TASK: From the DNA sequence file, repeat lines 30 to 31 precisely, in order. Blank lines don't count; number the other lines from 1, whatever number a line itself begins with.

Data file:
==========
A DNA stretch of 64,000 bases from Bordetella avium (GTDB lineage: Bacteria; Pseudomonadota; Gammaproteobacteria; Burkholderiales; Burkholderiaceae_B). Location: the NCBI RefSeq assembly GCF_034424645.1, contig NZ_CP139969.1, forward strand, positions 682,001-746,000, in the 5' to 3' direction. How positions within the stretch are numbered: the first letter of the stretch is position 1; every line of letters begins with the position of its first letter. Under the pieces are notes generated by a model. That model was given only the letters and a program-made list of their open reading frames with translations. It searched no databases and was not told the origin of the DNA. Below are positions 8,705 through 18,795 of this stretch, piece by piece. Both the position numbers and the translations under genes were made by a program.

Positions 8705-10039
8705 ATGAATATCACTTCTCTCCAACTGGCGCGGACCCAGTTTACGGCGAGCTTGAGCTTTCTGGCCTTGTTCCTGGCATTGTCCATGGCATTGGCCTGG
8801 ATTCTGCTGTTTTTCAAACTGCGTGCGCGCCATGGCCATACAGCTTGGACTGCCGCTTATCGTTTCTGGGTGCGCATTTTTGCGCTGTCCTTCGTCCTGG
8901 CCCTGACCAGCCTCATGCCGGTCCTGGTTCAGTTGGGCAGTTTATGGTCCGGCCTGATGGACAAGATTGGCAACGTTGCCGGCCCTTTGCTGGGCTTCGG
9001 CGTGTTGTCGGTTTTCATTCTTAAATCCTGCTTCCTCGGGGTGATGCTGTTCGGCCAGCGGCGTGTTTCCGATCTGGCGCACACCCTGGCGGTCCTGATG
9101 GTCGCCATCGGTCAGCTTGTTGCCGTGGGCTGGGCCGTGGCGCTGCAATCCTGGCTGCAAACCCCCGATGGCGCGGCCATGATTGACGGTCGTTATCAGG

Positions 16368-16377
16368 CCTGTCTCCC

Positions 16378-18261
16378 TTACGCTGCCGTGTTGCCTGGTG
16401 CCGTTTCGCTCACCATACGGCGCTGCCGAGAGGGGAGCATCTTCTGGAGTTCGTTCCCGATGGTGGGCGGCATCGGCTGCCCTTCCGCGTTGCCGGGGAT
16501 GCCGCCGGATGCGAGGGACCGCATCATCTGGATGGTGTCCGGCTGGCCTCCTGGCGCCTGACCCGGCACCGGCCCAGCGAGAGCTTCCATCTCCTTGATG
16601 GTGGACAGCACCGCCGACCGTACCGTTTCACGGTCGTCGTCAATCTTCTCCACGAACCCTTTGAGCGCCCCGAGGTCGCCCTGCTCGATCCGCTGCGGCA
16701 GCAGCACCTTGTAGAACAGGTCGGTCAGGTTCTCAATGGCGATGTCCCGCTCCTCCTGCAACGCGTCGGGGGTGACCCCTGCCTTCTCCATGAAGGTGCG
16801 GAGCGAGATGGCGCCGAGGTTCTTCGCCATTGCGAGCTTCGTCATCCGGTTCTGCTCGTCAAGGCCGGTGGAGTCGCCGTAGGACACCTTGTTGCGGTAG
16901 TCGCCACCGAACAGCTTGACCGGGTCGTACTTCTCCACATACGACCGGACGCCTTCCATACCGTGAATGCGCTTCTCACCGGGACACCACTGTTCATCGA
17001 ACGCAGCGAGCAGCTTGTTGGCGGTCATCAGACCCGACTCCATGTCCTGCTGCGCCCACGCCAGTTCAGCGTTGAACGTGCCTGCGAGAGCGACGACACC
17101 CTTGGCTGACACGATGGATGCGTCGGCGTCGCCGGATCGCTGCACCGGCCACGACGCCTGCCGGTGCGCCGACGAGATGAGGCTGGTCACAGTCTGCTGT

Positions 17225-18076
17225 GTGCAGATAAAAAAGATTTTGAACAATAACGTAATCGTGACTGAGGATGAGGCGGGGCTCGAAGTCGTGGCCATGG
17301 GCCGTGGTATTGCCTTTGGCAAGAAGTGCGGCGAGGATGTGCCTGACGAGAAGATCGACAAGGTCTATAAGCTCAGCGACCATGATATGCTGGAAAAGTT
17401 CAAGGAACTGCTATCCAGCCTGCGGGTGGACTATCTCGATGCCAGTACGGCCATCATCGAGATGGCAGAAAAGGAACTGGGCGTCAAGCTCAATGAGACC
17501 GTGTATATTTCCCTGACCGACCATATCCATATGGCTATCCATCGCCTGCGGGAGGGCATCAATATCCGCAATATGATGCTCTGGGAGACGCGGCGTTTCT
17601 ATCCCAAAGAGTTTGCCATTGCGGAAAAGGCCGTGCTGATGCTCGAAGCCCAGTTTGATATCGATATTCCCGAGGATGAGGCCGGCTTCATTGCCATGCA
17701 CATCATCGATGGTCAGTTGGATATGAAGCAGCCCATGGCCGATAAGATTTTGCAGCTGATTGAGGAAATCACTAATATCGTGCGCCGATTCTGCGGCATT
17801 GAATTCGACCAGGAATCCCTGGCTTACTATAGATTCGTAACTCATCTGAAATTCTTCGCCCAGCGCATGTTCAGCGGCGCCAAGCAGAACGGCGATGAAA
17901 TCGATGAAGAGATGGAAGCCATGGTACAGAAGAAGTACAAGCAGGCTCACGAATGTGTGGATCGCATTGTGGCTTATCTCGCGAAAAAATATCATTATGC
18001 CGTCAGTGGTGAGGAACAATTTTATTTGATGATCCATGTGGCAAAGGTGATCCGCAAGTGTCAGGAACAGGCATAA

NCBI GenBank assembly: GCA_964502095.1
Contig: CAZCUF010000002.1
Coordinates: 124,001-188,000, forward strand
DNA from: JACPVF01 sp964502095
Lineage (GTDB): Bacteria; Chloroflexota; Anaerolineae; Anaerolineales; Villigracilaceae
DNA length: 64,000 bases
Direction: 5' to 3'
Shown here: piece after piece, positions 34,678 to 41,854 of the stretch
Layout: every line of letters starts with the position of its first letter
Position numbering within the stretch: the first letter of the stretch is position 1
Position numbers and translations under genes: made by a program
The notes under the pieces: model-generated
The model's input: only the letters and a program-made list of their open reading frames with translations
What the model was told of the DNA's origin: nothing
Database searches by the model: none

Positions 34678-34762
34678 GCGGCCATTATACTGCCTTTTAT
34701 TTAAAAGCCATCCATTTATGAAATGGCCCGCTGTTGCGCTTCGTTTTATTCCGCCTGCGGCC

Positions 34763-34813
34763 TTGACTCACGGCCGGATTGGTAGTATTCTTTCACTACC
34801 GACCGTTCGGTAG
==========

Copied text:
NCBI GenBank assembly: GCA_964502095.1
Contig: CAZCUF010000002.1